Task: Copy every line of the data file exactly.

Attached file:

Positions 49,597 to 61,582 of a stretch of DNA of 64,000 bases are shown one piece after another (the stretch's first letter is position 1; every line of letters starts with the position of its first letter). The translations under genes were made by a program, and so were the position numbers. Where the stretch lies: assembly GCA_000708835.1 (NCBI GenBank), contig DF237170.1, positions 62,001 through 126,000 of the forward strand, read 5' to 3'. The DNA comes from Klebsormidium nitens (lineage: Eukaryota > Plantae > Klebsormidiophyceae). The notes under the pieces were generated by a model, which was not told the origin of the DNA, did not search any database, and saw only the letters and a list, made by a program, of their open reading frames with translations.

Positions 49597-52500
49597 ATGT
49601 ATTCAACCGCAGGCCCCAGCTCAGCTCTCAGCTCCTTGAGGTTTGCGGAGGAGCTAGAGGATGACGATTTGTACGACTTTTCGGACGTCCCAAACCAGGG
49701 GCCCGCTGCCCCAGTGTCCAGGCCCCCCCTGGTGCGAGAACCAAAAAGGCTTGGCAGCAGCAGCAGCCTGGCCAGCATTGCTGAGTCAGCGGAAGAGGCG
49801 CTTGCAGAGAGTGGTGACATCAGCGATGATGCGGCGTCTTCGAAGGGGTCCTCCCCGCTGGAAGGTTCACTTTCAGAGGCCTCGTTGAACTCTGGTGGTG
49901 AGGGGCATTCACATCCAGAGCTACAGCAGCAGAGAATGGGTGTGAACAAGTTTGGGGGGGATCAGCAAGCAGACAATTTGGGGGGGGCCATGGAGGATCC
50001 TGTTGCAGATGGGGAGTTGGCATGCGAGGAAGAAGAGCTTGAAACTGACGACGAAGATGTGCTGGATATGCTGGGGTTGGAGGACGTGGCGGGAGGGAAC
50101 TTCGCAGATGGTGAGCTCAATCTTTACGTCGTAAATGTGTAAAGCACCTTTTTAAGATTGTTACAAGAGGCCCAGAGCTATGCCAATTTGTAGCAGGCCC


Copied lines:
Positions 49,597 to 61,582 of a stretch of DNA of 64,000 bases are shown one piece after another (the stretch's first letter is position 1; every line of letters starts with the position of its first letter). The translations under genes were made by a program, and so were the position numbers. Where the stretch lies: assembly GCA_000708835.1 (NCBI GenBank), contig DF237170.1, positions 62,001 through 126,000 of the forward strand, read 5' to 3'. The DNA comes from Klebsormidium nitens (lineage: Eukaryota > Plantae > Klebsormidiophyceae). The notes under the pieces were generated by a model, which was not told the origin of the DNA, did not search any database, and saw only the letters and a list, made by a program, of their open reading frames with translations.

Positions 49597-52500
49597 ATGT
49601 ATTCAACCGCAGGCCCCAGCTCAGCTCTCAGCTCCTTGAGGTTTGCGGAGGAGCTAGAGGATGACGATTTGTACGACTTTTCGGACGTCCCAAACCAGGG
49701 GCCCGCTGCCCCAGTGTCCAGGCCCCCCCTGGTGCGAGAACCAAAAAGGCTTGGCAGCAGCAGCAGCCTGGCCAGCATTGCTGAGTCAGCGGAAGAGGCG
49801 CTTGCAGAGAGTGGTGACATCAGCGATGATGCGGCGTCTTCGAAGGGGTCCTCCCCGCTGGAAGGTTCACTTTCAGAGGCCTCGTTGAACTCTGGTGGTG
49901 AGGGGCATTCACATCCAGAGCTACAGCAGCAGAGAATGGGTGTGAACAAGTTTGGGGGGGATCAGCAAGCAGACAATTTGGGGGGGGCCATGGAGGATCC
50001 TGTTGCAGATGGGGAGTTGGCATGCGAGGAAGAAGAGCTTGAAACTGACGACGAAGATGTGCTGGATATGCTGGGGTTGGAGGACGTGGCGGGAGGGAAC
50101 TTCGCAGATGGTGAGCTCAATCTTTACGTCGTAAATGTGTAAAGCACCTTTTTAAGATTGTTACAAGAGGCCCAGAGCTATGCCAATTTGTAGCAGGCCC